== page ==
To determine whether the mutational signatures truly reflect the clinical characteristics, the relationships between PYI and reconstructed SI4 (smoking-related) mutation count and between age and reconstructed SI5 (clock-like) mutation count were analyzed. As expected, the SI4 mutation count was significantly higher in patients with high PYI (≥ median PYI, 50 PYI) than in patients with low PYI (<50 PYI, P=0.026, Figure 2A). In contrast, the SI5 mutation count was not related with the age of the patient (Figure 2B). No other significant correlations between clinical characteristics and signature were observed.
We next analyzed the signature that was most related to TMB. Reconstructed total mutation count and reconstructed signature count of each signature were plotted. The mutation counts of SI6 and SI15 were integrated, as well as those of SI2 and SI13, because of the hieratical similarities of each signature. SI4 was the most correlated with total mutation count, with a correlation coefficient of 0.51 (P<0.0001, Figure 3A). Both SI2/13 (APOBEC-related) and SI6/15 (MMR-related) had trends of positive correlations with total mutation count (P=0.07 and 0.01, respectively), but the correlation was weak (correlation coefficient =0.22 and 0.30, respectively; Figure 3B,C).
To identify the signature that was important for PD-L1 expression in the tumor, mutagenesis-related signatures were plotted along with PD-L1 TPS. No signature was related with PD-L1 expression (Figure 3D,E,F).
Lung squamous cell carcinomas, especially those in patients with a smoking history, develop by the accumulation of multiple mutations including in TP53 (14,15). Many studies have shown that tobacco-related mutagens like benzo(a)pyrene cause G:C to T:A transversions by forming DNA adducts in the lung (16-18).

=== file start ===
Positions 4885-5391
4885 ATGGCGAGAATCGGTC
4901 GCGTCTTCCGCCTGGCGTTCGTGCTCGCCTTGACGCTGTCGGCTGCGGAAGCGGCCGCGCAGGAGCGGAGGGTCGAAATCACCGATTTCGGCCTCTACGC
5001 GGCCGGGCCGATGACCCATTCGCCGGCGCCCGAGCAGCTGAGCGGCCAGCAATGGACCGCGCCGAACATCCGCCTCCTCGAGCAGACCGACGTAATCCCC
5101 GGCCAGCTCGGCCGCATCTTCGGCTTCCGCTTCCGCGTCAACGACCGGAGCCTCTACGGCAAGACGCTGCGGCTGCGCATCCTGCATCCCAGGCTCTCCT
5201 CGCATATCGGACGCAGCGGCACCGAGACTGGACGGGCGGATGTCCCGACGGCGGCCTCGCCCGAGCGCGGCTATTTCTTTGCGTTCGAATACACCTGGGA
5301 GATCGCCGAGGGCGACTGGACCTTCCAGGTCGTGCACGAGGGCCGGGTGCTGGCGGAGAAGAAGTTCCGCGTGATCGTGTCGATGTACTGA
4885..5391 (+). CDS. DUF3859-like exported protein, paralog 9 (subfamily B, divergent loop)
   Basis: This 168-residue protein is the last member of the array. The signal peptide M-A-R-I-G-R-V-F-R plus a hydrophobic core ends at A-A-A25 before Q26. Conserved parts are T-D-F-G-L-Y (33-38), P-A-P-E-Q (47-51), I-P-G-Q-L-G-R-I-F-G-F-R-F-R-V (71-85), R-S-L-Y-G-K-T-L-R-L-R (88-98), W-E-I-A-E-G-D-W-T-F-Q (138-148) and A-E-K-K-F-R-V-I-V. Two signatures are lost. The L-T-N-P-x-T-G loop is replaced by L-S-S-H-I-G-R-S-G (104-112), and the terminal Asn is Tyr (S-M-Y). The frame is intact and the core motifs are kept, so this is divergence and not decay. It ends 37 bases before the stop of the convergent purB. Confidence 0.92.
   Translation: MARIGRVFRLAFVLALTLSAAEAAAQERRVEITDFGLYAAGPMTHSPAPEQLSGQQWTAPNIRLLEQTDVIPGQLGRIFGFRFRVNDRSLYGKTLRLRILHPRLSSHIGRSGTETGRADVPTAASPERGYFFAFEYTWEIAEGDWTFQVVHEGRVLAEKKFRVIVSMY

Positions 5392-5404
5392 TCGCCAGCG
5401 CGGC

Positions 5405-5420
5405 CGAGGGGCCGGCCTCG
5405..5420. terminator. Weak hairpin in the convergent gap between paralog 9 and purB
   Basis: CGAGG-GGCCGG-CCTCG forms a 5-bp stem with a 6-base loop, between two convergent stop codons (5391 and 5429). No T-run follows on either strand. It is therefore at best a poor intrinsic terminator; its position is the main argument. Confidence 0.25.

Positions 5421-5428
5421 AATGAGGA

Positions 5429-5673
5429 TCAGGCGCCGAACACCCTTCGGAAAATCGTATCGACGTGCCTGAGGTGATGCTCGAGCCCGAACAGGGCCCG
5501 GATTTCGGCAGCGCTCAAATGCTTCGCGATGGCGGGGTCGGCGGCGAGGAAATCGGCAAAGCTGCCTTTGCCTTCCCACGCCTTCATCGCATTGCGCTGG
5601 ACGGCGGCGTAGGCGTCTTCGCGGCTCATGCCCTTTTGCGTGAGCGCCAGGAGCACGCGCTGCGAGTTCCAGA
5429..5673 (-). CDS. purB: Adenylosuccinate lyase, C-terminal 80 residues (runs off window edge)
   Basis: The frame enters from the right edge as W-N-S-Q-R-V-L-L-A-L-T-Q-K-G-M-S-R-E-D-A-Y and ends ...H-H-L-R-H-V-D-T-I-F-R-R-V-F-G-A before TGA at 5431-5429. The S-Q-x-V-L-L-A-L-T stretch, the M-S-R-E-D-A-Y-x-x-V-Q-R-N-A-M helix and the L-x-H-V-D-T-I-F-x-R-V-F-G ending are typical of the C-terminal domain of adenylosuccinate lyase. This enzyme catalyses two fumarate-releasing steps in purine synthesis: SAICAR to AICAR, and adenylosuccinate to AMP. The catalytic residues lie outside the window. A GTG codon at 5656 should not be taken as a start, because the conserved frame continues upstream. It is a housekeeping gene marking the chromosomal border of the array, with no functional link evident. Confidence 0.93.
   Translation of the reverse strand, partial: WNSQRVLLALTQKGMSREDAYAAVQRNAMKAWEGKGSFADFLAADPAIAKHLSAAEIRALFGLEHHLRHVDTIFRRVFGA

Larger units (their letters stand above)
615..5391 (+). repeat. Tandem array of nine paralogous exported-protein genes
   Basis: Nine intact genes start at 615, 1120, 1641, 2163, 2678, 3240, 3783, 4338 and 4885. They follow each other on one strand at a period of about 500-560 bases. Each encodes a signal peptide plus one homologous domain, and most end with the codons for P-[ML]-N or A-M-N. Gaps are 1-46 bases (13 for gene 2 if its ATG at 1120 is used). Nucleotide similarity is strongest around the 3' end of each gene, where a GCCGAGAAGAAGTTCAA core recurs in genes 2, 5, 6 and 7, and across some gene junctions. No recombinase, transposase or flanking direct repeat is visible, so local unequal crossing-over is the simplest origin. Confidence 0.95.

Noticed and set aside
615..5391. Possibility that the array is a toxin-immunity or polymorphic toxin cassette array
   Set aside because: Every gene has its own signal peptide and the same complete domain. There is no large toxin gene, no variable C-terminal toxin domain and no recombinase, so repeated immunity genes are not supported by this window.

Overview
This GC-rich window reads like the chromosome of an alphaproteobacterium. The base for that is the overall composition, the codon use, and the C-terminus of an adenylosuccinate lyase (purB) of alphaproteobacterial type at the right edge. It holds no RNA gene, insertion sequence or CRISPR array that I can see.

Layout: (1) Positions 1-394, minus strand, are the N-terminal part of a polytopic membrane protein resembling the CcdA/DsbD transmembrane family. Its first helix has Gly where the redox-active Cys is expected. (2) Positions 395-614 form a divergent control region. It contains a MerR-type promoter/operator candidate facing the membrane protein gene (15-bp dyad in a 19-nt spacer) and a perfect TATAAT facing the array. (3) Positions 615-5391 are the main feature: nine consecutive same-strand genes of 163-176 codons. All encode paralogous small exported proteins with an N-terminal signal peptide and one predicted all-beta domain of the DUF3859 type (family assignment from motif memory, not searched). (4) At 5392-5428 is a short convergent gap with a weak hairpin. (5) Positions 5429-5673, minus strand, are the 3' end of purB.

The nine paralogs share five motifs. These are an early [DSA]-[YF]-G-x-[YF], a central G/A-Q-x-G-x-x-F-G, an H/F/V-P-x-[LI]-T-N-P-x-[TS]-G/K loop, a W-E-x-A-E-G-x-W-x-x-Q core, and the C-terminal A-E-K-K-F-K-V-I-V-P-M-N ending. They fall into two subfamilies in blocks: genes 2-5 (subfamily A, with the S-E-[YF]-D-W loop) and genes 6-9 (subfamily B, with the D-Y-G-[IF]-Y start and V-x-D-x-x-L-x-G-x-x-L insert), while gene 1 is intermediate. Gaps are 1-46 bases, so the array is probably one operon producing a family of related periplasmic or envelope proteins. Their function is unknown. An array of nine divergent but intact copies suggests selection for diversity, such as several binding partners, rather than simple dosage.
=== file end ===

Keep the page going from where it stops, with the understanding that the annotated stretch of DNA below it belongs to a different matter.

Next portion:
In this study, we referred to mutational signatures version 2, which revealed 30 distinct signatures based on an analysis of 10,952 exomes and 1,048 whole genomes across 40 distinct types of human cancer (19). The recently updated mutational signatures version 3, extracted from the 2,780 whole-genome variant calls produced by the ICGC/TCGA Pan Cancer Analysis of Whole Genomes Network, also described the signature derived from tobacco smoking as SBS4, which shows an identical pattern to SI4 in version 2 (20).
Deciphering mutational signatures from targeted sequencing is challenging, because the target region is narrow compared with whole exome sequencing (WES) or whole genome sequencing and the base triplet distribution of a target region could be different from what is available in whole genome sequencing. In fact, the percentages of SI4 in our samples were relatively low compared with the previous report (6), although estimated mutation counts belonging to SI4 did correlate with PYI. This implies that it is difficult to rank or compare mutational signatures that are reconstructed from targeted sequencing data within a single sample. As the techniques and cost of next-generation sequencing are rapidly improving, this issue will be resolved when whole exome (or whole genome) sequencing becomes more available for clinical use.
Most patients had more than four signatures within each tumor. Our results indicated that SI4 was most related with total mutation count, but other signatures also contributed to total mutation count. Tobacco mutagen is reported to induce mutations in TP53, which results in many other genomic alterations, causing cancer initiation and progression (15). Yoshino et al. reported no survival difference in patients with lung squamous cell carcinoma divided according to PYI (0, 1–20, 20–50 and 50+), whereas a significant difference in survival was observed in patients with lung adenocarcinoma divided according to PYI (21). When we compared estimated mutation counts belonging to SI4, patients with PYI more than 50 had more SI4 counts than patients with PYI 50 or below, suggesting that tobacco mutagen may continue to influence total mutation count even after a tumor has been established.